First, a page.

1776-2012: Main sources of energy in the U.S. since the first Independence Day

Energy use in the USA since 1776
Public Domain EIA

4th of July edition!

Birthdays are a good time to look back and reflect on the road traveled thus far. On July 4th, the U.S. is celebrating one more year, so why not look back at how the country's energy usage has evolved over time? On the graph above, based on data compiled by the U.S. Energy Information Administration, you can clearly see all the major trends of the past 2+ centuries.

236 years of Energy consumption

For the first 100 years, the country pretty much ran on wood, a renewable resource. Coal then started to rise up, eventually dominating by the end of the 1800s. Then it was oil and natural gas that spiked up rapidly, supercharging the industrial revolution. You can clearly see the impact of the oil crisis in the 1970s, and the rise of nuclear power, hitting a plateau rather quickly compared to other energy sources. Hydro's never had a big spike upward, but it's been dependable, and renewables are starting to really perk up (hopefully they'll keep spiking up rapidly in coming years, kind of like petroleum did in the early 1900s).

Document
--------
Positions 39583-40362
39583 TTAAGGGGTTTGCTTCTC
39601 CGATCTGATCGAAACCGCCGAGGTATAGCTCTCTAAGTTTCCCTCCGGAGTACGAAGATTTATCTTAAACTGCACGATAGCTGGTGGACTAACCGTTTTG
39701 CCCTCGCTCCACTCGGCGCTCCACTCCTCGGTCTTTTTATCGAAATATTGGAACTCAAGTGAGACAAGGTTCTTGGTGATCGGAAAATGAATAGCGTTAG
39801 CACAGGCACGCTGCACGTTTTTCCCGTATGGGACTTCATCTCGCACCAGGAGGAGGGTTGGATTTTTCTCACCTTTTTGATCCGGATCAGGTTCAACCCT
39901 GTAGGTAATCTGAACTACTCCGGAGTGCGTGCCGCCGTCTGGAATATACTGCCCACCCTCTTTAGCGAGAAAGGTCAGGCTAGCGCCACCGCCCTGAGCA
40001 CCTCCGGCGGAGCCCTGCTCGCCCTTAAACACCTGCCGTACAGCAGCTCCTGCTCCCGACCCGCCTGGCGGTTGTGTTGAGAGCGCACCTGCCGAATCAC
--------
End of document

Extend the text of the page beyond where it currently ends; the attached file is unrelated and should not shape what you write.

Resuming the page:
Flickr/CC BY 2.0

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Via EIA

See also: The Seychelles islands get their first wind farm (6MW) to replace dirty diesel generators

Tags: Energy | Renewable Energy

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